April 2021, Volume 30
Merriam-Webster defines impact as "the force of impression of one thing on another." As classroom educators, it is critical to think beyond what you are teaching and how you are teaching it. Instead you should look into the impact of how you are teaching on student learning. This month's newsletter is focused on helping educators identify, reflect on, and develop impactful ways of thinking about teaching and learning using examples from John Hattie's Ten Mindframes for Visible Learning.
"Great teachers are not by chance but by design." - John Hattie, Author
John Hattie's Mindframes for Visible Learning
"I am an evaluator of my impact on student learning."
"I see assessment as informing my impact and next steps."
Formative and summative assessments make not only student learning visible but the teacher's influence visible as well. Assessment results allow you to reflect on the questions:
- What did I learn about my impact?
- What is the magnitude of that impact?
- Where do I go next?
Information from assessments can help students can see whether the learning goals were met and the content was understood. The question is whether or not your students are capable of understanding how to interpret the information from assessments. If you are unsure, check out this book by Nancy Frey, John Hattie, and Douglas Fisher titled, Developing Assessment-Capable Visible Learners: Maximizing Skill, Will, and Thrill.
"I am a change agent."
Educators change learning. Educators cause learning. Educators may be the only change agent a student has ever known. Building a school climate that fosters and nurtures high levels of teacher efficacy is essential. Read this article to begin to develop strategies for increasing collective teacher efficacy in your school.
"I strive for challenge."
Rich, relevant and challenging math tasks are essential to building strong math knowers and doers. Tasks should be difficult, but not too difficult. They should be engaging and allow for diverse process and product. While this may sound familiar, it is easier said than done. One thing is certain - students will do challenging tasks if they are interested and if they have explicitly been shown how to know what to do when they don't know what to do.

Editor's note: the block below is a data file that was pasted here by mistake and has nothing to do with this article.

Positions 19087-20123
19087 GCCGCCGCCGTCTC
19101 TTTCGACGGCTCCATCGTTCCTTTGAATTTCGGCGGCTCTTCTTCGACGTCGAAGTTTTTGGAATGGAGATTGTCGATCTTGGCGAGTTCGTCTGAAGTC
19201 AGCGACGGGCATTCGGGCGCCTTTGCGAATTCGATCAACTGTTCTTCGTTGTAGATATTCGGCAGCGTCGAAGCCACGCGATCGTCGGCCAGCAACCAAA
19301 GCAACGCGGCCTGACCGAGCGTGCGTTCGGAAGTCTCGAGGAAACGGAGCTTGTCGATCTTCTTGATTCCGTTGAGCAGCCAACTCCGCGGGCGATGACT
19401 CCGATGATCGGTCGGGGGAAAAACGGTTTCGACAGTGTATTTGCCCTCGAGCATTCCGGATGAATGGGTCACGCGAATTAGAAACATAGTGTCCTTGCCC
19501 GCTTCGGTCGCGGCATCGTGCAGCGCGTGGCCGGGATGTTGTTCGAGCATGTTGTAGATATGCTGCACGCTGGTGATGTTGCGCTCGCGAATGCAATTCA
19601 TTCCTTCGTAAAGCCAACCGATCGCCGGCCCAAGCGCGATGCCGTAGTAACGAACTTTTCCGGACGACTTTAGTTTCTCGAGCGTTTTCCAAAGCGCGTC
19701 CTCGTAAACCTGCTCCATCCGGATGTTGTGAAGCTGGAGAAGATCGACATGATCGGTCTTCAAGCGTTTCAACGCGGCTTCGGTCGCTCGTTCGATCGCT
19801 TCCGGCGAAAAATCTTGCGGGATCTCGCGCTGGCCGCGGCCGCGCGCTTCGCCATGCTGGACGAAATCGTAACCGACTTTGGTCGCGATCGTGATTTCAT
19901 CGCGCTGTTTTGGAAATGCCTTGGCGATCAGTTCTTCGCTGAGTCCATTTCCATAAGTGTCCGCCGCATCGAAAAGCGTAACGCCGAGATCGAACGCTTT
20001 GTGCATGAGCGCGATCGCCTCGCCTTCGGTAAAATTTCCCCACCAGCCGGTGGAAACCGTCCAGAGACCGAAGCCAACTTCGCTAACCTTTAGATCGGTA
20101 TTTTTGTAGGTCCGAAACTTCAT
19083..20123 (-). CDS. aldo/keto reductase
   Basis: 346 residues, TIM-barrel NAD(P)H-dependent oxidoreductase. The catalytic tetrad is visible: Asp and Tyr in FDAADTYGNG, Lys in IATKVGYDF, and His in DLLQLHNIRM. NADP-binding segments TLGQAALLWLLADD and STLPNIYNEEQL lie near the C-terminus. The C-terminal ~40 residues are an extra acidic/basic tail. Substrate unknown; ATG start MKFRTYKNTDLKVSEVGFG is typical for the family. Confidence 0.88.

Enter productive math struggle! How do you get students to engage in the challenge and see the beauty of struggle? IDOE created a Google Site for educators to engage in a self-paced book study surrounding John Sangiovanni's book Productive Math Struggle. Find a colleague or five and embrace the challenge!
"I explicitly inform students what successful impact look like."
Check out the IDOE Math Framework to find success criteria for every K-12 math standard.
Elementary Resource of the Month
Would you rather...?
- Model the completion of a single prompt;
- Create a clear set of expectations;
- Use the prompts in moderation to keep the concept fresh; and
- Let students own the prompt and justification.
Visit wouldyourathermath.com for premade prompts or create your own to liven up a worksheet!
Secondary Resource of the Month
Turner's Graph of the Week (GOW)
Graphical displays of data are everywhere. Developing data literate students is not an option. Turner's GOW can help develop data literate students by:
- Improving content area literacy;
- Increasing critical engaged students through written and oral discourse;
- Providing relevant connections to the actual real world;
- Building community; and
- Bringing awareness to current events.
An added benefit for teachers? Turner's GOW provides a window into your student's opinions, interests, and passions outside of school. Visit turnersgraphoftheweek.com for weekly additions and archives dating back to 2013!
Opportunities for the Field
New! Webinar - The What, Why, and How of School-Wide Learning Walk Implementation
Are you looking for ways to improve student outcomes by tapping into the expertise of your colleagues? If so, join IDOE's Teaching and Learning Team on Tuesday, April 13 at 4:00 p.m. ET for an informational session on the what, why, and how non-evaluative learning walks can improve your school’s instructional practices. The meeting will also address how IDOE will support and collaborate with teachers that choose to be a part of the 2021-2022 learning walk process. With support from IDOE, teacher teams will implement learning walks as a sustainable and scalable practice in your school. Register for the informational session here.
Reminder! Productive Struggle Workshop
In this FREE full-day workshop, for any K-12 educator, administrator, or instructional coach, discover how to implement and support student productive struggle in the math classroom. This workshop will provide participants with key points from the Productive Math Struggle book, highlight action activities with demonstrations, and support intentional planning time. Show interest today by completing this productive struggle interest form. Virtual and in-person options are available!